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About Kodiak Seafood and Marine Science Center

The mission of the UAF Kodiak Seafood and Marine Science Center is to increase the value of Alaska's fishing industry and marine resources through research, technological development, education and service.

Alaska's commercial fishing industry

Alaska accounts for more than 60% of the continental shelf area and more than half the shoreline of the entire United States. Alaska's share of wild fish harvested for human food is about 75% of the US total, worth upward of $3.0 billion annually.

Created by the Alaska Legislature in 1981, Kodiak Seafood and Marine Science Center (formerly FITC) works with the industry to develop new solutions to industry's problems. We direct our efforts in five areas: seafood harvesting technology, seafood processing technology, seafood quality and safety, contaminants, and collaborative ecosystems research.

Located in Kodiak, Alaska, at the center of Alaska's fishing industry, the KSMSC is housed in a 20,000 sq. ft. state-of-the-art facility built on Near Island in 1991.

Promoting the sustainable use of Alaska fisheries through collaborative research, application, education and information transfer in areas of:

Seafood safety

More than 70,500 Alaskans are employed by the seafood industry. Photo by Scott Smiley.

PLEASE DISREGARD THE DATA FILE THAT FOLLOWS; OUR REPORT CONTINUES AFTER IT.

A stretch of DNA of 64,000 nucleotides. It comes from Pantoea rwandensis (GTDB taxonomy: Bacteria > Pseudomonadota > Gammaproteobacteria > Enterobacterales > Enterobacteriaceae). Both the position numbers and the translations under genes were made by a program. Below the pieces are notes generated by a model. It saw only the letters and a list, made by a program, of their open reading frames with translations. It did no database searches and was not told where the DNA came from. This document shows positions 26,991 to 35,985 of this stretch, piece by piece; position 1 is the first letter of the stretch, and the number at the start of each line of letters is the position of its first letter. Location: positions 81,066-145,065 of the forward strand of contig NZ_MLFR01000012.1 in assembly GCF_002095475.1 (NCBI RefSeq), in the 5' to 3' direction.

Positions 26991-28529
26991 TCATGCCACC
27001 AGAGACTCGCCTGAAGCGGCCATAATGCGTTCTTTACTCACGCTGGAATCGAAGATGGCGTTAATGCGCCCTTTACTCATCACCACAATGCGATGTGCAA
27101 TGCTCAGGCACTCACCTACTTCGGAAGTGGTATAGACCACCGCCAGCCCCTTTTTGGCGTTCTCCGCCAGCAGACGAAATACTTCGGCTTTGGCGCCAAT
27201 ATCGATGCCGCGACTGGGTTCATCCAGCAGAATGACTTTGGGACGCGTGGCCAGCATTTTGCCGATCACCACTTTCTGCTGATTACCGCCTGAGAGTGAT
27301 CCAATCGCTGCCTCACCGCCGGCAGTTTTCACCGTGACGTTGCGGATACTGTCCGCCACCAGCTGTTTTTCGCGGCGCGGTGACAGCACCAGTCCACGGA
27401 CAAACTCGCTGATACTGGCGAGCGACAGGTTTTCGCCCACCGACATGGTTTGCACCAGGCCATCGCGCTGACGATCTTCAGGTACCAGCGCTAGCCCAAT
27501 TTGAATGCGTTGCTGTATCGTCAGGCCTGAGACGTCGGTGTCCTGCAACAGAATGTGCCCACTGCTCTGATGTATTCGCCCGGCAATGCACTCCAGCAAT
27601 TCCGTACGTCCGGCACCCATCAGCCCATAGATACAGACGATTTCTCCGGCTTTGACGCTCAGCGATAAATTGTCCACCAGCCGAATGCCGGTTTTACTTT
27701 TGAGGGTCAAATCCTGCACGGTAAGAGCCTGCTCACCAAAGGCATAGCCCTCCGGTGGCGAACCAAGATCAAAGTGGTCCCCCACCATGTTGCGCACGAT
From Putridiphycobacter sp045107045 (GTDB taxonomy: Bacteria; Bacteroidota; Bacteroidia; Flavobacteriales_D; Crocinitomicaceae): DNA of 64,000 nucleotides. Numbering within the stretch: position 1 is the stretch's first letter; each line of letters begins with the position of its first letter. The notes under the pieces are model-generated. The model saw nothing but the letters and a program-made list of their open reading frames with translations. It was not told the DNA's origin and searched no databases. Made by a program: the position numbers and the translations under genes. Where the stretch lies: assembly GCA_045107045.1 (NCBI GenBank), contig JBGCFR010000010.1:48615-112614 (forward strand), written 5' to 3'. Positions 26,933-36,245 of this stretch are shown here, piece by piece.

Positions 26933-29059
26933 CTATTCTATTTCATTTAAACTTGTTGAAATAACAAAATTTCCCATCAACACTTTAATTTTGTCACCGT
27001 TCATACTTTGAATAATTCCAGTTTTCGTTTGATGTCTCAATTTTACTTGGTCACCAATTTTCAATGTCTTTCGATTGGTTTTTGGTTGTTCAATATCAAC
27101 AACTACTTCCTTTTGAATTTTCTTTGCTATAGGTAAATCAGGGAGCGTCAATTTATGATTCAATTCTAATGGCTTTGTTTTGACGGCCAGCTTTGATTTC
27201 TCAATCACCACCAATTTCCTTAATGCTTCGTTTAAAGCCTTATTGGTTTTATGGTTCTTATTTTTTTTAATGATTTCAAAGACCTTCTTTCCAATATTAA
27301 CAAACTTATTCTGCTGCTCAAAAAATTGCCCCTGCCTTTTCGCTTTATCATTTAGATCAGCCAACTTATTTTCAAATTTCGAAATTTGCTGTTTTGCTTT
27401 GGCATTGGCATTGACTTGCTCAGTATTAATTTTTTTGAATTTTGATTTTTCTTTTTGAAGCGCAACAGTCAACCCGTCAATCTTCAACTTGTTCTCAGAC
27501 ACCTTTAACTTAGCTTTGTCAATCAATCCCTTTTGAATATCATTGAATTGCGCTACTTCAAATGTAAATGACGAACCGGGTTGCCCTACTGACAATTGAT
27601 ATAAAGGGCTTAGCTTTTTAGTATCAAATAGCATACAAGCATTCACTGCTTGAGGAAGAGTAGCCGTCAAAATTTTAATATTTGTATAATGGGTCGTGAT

More than 70,500 Alaskans are employed by the seafood industry. Photo by Scott Smiley.

  • Safe handling and preservation techniques
  • Spoilage: factors affecting shelf life and microbial growth
  • Marine biotoxins: Harmful Algal Blooms, such as PSP and domoic acid

Seafood quality

  • Nutritional content
  • Effects of capture, handling and processing procedures
  • Effects of changing ocean conditions

Bycatch reduction

  • Gear and techniques to reduce capture of non-target species, including marine mammals

Product markets and development

  • Novel and enhanced markets for underutilized species
  • Non-consumptive uses: biodiesel, pharmaceuticals
  • Adding value through post-processing enhancement
  • Full utilization of seafood byproducts
  • Technology transfer

Environmental concerns

  • Offal discharge management
  • Energy-efficient processing
  • Competition between humans, commercial interests and protected species

Marine Advisory Program extension

    More than 75% of Alaska's 731,000 residents live on the coastline. Marine Advisory Program scientists work within these communities to increase economic diversification and to conserve marine resources through access to technical assistance and training.

  • Kodiak MAP Agent:
      Julie Matweyou – Supporting economic development in the Kodiak region
  • Statewide MAP Specialists:

KSMSC Monthly Activity Reports

KSMSC History

KSMSC Policy Council

Useful Links